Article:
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Clothing: Safety

Volume 461: debated on Friday 15 June 2007

To ask the Secretary of State for Trade and Industry (1) what the reasons are for the differences in the safety flammability requirements set out by the Nightwear (Safety) Regulations 1985 for pyjamas and nightdresses; and if he will make a statement; (138095)

(2) what representations he has received requesting a review of the applicability of the Nightwear Regulations to pyjamas;

(3) if he will assess the merits of extending to pyjamas the flammability requirements of the Nightwear Regulations applying to other nightwear.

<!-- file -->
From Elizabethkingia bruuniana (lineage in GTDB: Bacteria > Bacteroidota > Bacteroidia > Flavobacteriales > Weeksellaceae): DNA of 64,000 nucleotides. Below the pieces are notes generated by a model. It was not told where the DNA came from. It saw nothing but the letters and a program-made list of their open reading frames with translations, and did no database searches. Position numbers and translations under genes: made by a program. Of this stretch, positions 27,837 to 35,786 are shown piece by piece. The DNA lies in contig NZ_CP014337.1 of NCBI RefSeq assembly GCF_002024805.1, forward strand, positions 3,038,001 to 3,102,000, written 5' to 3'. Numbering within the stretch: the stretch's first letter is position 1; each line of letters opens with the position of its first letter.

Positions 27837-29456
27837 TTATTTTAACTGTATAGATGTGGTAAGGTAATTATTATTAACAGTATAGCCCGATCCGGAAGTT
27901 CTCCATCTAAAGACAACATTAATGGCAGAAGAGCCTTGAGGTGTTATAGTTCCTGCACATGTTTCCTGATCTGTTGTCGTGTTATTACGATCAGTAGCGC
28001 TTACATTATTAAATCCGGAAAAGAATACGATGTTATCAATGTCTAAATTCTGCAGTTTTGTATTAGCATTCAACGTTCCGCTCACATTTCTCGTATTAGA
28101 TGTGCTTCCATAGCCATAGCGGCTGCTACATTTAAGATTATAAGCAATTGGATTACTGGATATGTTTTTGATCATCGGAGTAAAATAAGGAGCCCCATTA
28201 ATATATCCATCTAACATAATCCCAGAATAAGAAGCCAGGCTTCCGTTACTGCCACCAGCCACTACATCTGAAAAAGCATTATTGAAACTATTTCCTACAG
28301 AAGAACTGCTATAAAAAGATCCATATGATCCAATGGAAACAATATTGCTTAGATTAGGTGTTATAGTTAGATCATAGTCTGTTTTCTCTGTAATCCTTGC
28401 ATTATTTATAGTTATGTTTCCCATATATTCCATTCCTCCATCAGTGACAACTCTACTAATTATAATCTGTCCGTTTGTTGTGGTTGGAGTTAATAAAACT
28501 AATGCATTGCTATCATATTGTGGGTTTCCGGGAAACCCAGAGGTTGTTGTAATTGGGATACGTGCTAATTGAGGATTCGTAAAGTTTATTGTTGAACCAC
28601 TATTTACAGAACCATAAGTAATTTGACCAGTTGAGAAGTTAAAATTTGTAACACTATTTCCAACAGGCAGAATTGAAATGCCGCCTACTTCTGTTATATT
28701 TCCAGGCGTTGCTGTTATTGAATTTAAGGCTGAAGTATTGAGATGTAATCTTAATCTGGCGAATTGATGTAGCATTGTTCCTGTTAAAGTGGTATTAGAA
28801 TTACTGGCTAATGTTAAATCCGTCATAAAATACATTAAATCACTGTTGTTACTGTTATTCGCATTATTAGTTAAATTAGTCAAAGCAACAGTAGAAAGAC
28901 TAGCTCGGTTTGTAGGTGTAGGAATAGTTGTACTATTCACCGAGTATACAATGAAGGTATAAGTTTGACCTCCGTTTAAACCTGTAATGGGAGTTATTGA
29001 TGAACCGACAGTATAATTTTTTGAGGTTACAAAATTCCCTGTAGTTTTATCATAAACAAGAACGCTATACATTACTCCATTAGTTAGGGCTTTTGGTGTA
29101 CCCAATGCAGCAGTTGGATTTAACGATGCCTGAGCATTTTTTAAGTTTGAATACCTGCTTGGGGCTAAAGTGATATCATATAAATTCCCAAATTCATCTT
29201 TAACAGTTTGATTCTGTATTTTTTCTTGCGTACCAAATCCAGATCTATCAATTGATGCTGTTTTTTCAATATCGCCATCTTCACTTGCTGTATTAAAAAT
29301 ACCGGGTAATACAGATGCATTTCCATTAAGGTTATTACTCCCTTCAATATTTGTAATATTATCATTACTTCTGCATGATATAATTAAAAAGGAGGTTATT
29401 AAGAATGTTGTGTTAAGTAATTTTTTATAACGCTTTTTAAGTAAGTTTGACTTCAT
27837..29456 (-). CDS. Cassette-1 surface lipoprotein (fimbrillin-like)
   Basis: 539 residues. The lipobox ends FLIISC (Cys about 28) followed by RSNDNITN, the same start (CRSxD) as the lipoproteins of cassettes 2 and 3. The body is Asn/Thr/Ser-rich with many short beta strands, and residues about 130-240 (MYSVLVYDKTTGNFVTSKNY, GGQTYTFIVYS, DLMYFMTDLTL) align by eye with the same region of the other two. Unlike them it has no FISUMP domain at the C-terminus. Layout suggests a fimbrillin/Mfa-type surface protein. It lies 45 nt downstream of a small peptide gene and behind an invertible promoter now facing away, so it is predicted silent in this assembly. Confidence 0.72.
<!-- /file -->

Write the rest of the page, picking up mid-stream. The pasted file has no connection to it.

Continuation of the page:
I have received no direct representations on this issue. I refer the hon. Member to the reply I gave the hon. Member for East Worthing and Shoreham (Tim Loughton), on 21 May 2007, Official Report, column 1041W. I also refer the hon. Member to the replies I gave her on 14 June 2007, Official Report, column 1266W, covering the question of amending the Nightwear (Safety) Regulations 1985 to make it compulsory for children's pyjamas to meet the flammability requirements of the regulations. Regarding the reason for differentiating between pyjamas and nightdresses, a line was drawn between them on the basis that nightdresses involve free-flowing designs which are more likely to catch light from open fires. Nightdresses which comply with the flammability test of the regulations tend to be made from man-made fibres such as polyester. Pyjamas and nightdresses made from cotton would need to be treated with flame retardant chemicals in order to pass the same test. Such chemicals can affect the feel and comfortability of the fabric, and could pose problems for allergy sufferers. It is important to note that even chemically treated fabrics, and those with natural flame resistance, will not be completely safe from ignition, so parental guidance and supervision has a key role here, too. Legislation has to seek to provide a balance between appropriate levels of fire safety and health/comfortability requirements.